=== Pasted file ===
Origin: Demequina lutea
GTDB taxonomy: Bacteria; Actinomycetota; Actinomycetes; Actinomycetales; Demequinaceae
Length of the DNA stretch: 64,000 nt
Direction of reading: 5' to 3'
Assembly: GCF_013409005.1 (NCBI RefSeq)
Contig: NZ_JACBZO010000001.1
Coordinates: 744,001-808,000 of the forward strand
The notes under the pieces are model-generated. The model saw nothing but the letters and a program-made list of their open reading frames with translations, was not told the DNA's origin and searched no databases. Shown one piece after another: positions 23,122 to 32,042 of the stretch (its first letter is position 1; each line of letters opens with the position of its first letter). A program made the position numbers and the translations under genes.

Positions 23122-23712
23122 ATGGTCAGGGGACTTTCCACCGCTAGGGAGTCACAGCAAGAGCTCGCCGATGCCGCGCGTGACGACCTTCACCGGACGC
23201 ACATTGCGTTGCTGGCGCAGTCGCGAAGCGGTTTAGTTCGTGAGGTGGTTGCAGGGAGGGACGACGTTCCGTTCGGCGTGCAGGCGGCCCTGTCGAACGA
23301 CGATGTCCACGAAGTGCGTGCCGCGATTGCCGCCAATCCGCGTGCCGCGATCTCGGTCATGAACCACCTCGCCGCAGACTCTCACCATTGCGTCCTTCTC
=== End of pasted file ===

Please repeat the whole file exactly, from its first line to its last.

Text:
Origin: Demequina lutea
GTDB taxonomy: Bacteria; Actinomycetota; Actinomycetes; Actinomycetales; Demequinaceae
Length of the DNA stretch: 64,000 nt
Direction of reading: 5' to 3'
Assembly: GCF_013409005.1 (NCBI RefSeq)
Contig: NZ_JACBZO010000001.1
Coordinates: 744,001-808,000 of the forward strand
The notes under the pieces are model-generated. The model saw nothing but the letters and a program-made list of their open reading frames with translations, was not told the DNA's origin and searched no databases. Shown one piece after another: positions 23,122 to 32,042 of the stretch (its first letter is position 1; each line of letters opens with the position of its first letter). A program made the position numbers and the translations under genes.

Positions 23122-23712
23122 ATGGTCAGGGGACTTTCCACCGCTAGGGAGTCACAGCAAGAGCTCGCCGATGCCGCGCGTGACGACCTTCACCGGACGC
23201 ACATTGCGTTGCTGGCGCAGTCGCGAAGCGGTTTAGTTCGTGAGGTGGTTGCAGGGAGGGACGACGTTCCGTTCGGCGTGCAGGCGGCCCTGTCGAACGA
23301 CGATGTCCACGAAGTGCGTGCCGCGATTGCCGCCAATCCGCGTGCCGCGATCTCGGTCATGAACCACCTCGCCGCAGACTCTCACCATTGCGTCCTTCTC